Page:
Enter: Volatility

George Brooks |

How’s that for a couple days that don’t make sense? DJIA up 149 Friday, down129 yesterday
Looks like the BIG money fed the pigeons yesterday after Friday’s panicky run.
But wait, we are looking at a strong open today, up 65 to 95 points.
What does all this mean?
Institutions and the individual investor are scrambling to buy stocks now that they are convinced it is safe to do so.
Others are taking profits, having bought-in at lower prices when uncertainty and risk dominated headlines.
This is characteristic of a maturing bull market, which has yet to enter a wild speculative phase where blue chips become pricey and junk becomes the flavor of the week.
In the interim, the market can take hits of 6% to 12%, but I think the bull has room to run. At some point, when the it becomes too easy to make money, when the less you know the more money you can make, when people quit the day job to trade, that’s when the plug gets pulled and a bear market takes over.
Equity mutual funds got $30 billion to invest during the first three weeks of 2013, so it’s possible a chunk of that was invested on Friday contributing to the 149-point surge in the stodgy DJIA.
Yesterday’s plunge was attributed to renewed concern for European sovereign debt woes. Spanish yields soared to the highest levels since December. Elections in Italy are contributing to the ability of that country to address its debt problems.
Then too, in 24 days Congress will have had to decide what to do about sequester, automatic spending cuts of $85 billion, which was postponed on January 2. The delay was part of a deal to extend the Bush-era tax cuts to all but the nation’s highest earners.
The uncertainty accompanying debate in Congress over whether or not to allow sequester to occur stands to be a damper on investor sentiment.
CONCLUSION: Strong Januaries in post-presidential election years tend to be followed by a correction of varying degrees in February and March. We are seeing an increase in volatility in the market, which is reason enough to exercise caution in taking new positions in stocks.
Resistance starts at DJIA 13,924 (S&P 500: 1,501). Support is DJIA 13,773 (S&P 500: 1486)
Investor’s first read – an edge before the open
DJIA: 13,880.08
S&P 500: 1,495.71
Nasdaq Comp.: 3,131.16
Russell 2000: 899.28
Tuesday, February 5, 2013 (9:16 a.m.)
BOND MARKET:
I was premature in my earlier forecast that the long-term bond bubble would burst, but now feel it has already begun with a top traced out between July and December. U.S. Governments were in demand as a refuge from international chaos.
As the tensions from European sovereign debt woes abate, money will flow out of safe havens and into stocks where a better return is hoped for.
APPLE (AAPL: $442.31)
Sellers just won’t go away. Not only have they hit AAPL every time it tried to rebound, it looks like they are accelerating their selling.
I have been targeting $444 as a level that had to hold in order to avoid a test of the January 25 low of $435. Failure of $435 to hold increases the odds of a further plunge to $398.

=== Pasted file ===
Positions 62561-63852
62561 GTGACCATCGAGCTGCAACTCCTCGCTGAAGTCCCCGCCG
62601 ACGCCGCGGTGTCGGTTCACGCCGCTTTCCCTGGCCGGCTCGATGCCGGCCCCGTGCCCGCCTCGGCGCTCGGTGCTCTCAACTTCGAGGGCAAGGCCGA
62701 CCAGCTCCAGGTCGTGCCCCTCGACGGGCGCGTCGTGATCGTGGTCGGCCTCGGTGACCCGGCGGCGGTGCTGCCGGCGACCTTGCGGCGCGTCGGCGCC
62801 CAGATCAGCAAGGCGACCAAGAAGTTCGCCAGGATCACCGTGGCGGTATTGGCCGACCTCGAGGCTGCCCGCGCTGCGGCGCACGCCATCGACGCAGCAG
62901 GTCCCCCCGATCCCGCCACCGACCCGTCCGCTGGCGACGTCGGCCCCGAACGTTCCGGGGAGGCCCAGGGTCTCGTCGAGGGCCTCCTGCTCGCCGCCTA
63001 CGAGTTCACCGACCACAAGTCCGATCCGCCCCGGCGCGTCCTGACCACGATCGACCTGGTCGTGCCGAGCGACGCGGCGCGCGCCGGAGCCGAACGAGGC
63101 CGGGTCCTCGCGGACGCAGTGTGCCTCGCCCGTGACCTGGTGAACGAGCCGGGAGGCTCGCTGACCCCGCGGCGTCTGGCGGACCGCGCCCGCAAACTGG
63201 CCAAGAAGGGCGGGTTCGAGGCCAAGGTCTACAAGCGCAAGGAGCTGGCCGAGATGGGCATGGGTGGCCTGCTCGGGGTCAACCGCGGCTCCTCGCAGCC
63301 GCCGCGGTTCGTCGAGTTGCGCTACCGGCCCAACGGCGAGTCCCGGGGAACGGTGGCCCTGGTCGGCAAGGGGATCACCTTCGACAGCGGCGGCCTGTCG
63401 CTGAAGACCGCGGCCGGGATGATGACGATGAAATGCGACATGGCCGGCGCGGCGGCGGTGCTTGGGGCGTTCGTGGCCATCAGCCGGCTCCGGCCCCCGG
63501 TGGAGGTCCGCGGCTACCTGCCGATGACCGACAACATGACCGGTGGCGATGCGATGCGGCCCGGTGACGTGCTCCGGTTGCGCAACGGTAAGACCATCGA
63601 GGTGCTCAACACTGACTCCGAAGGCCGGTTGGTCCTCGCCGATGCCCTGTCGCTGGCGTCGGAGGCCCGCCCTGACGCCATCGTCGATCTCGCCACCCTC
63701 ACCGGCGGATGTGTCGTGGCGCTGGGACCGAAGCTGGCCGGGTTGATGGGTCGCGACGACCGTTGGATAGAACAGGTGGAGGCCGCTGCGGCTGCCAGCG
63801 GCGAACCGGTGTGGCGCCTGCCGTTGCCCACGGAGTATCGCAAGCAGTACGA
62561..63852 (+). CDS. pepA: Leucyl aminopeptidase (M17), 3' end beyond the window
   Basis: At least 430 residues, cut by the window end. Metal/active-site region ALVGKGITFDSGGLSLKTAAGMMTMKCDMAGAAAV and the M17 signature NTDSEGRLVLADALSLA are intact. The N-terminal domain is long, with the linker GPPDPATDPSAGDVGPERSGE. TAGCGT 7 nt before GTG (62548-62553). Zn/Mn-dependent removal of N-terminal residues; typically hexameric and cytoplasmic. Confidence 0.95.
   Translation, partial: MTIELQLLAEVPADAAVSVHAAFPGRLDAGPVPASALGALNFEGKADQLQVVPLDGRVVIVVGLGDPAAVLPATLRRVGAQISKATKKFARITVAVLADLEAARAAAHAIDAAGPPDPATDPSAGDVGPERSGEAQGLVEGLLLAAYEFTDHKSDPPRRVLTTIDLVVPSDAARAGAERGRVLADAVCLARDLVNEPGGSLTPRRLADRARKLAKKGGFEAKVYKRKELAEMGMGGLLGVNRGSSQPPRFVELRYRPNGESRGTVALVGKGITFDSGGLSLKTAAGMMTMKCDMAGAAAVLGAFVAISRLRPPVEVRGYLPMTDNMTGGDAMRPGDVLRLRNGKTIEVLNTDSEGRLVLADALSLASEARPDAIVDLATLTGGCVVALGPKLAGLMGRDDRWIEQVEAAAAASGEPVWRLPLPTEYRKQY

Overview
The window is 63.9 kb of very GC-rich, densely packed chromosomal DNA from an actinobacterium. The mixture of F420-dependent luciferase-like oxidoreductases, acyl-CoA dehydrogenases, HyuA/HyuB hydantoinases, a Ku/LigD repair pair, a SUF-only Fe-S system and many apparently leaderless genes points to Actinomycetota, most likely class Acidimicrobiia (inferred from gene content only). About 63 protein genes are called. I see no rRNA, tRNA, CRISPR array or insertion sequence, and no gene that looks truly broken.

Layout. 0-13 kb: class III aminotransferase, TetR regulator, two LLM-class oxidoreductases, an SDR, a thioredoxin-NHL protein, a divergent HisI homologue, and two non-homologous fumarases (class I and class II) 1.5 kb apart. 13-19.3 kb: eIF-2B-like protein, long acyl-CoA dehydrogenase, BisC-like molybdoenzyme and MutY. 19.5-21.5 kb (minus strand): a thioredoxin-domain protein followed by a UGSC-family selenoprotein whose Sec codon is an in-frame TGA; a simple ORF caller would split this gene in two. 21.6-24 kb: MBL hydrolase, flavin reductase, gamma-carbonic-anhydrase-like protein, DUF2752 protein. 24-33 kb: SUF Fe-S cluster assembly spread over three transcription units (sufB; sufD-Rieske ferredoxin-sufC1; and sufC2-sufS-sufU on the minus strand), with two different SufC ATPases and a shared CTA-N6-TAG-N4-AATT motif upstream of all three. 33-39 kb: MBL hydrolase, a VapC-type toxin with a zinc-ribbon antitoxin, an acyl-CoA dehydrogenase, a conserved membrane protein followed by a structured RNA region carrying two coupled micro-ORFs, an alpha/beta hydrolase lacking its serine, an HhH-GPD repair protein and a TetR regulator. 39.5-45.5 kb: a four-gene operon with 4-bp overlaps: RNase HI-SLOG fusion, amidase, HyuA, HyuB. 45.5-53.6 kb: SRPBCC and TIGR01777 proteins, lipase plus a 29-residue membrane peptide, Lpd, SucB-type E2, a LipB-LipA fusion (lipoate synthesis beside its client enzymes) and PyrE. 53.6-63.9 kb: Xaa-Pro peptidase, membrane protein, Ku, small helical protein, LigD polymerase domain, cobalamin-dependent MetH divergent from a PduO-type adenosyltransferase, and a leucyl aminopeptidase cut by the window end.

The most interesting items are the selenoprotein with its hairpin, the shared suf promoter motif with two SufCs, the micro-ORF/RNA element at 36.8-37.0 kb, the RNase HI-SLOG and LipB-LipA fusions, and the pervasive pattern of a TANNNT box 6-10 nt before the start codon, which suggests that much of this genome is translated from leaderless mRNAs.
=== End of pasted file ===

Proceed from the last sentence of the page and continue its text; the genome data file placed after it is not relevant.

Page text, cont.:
I do not own, nor am I short Apple’s stock.
FACEBOOK (FB - $28.10)
Yesterday’s $1.62 drop turned FB’s technical pattern from positive to a weak neutral. Resistance has dropped to $29.45 and a break below $28 is likely today. I don’t own, nor have I ever owned FB. Generally, I don’t recommend or comment on individual stocks. I started covering FB technically after its IPO because on May 21. I felt at $34 it was very vulnerable in face of all the misunderstanding and hype. I warned of a drop to $24-26, which it did shortly thereafter. Following a rally back into the 30s, FB dropped into the low 20s where on August 2, I forecast a low of $16.88. On September 4, it hit $17.55, its low since its IPO at $38. I’ll continue technical coverage for a while to accommodate readers.
As for Apple, well it is a big-name stock that got shellacked in a short period of time, I wanted to help out targeting a bottom as with FB.
ECONOMY:
This will be a light week for economic reports. A drop in defense spending and slower inventory growth was responsible for Q4’s paltry annual growth rate of 0.1%, following a Q3 annual rate of 3.1%.
But the Street is heartened by favorable economic data on employment, personal income, consumer sentiment, auto sales construction spending, durable goods manufacturing, and housing.
I am going to list the economic reports below but will not include the numbers from the last report, since those numbers are often revised significantly and therefore are potentially misleading.
I strongly urge you to access the website: www.mam.econoday.com for detailed reports on this week’s calendar and an excellent recap (plus graphs) of last week’s reports. The site does a great job graphically illustrating key indicators.
TUESDAY:
ISM Non-Mfg Ix. (10:00)
THURSDAY:
Jobless Claims (8:30)
Productivity and Costs (*;30)
Consumer Credit (3:00)
FRIDAY:
International Trade (8:30)
Wholesale Trade (10:00)
*Investment Company Institute data reported by Bloomberg
George Brooks
“Investor’s first read – an edge before the open”
sensiblesleuth@gmail.com

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The writer of Investor’s first read, George Brooks, is not registered as an investment advisor. Ideas expressed herein are the opinions of the writer, are for informational purposes, and are not to serve as the sole basis for any investment decision. Readers are expected to assume full responsibility for conducting their own research pursuant to investment decisions in keeping with their tolerance for risk.

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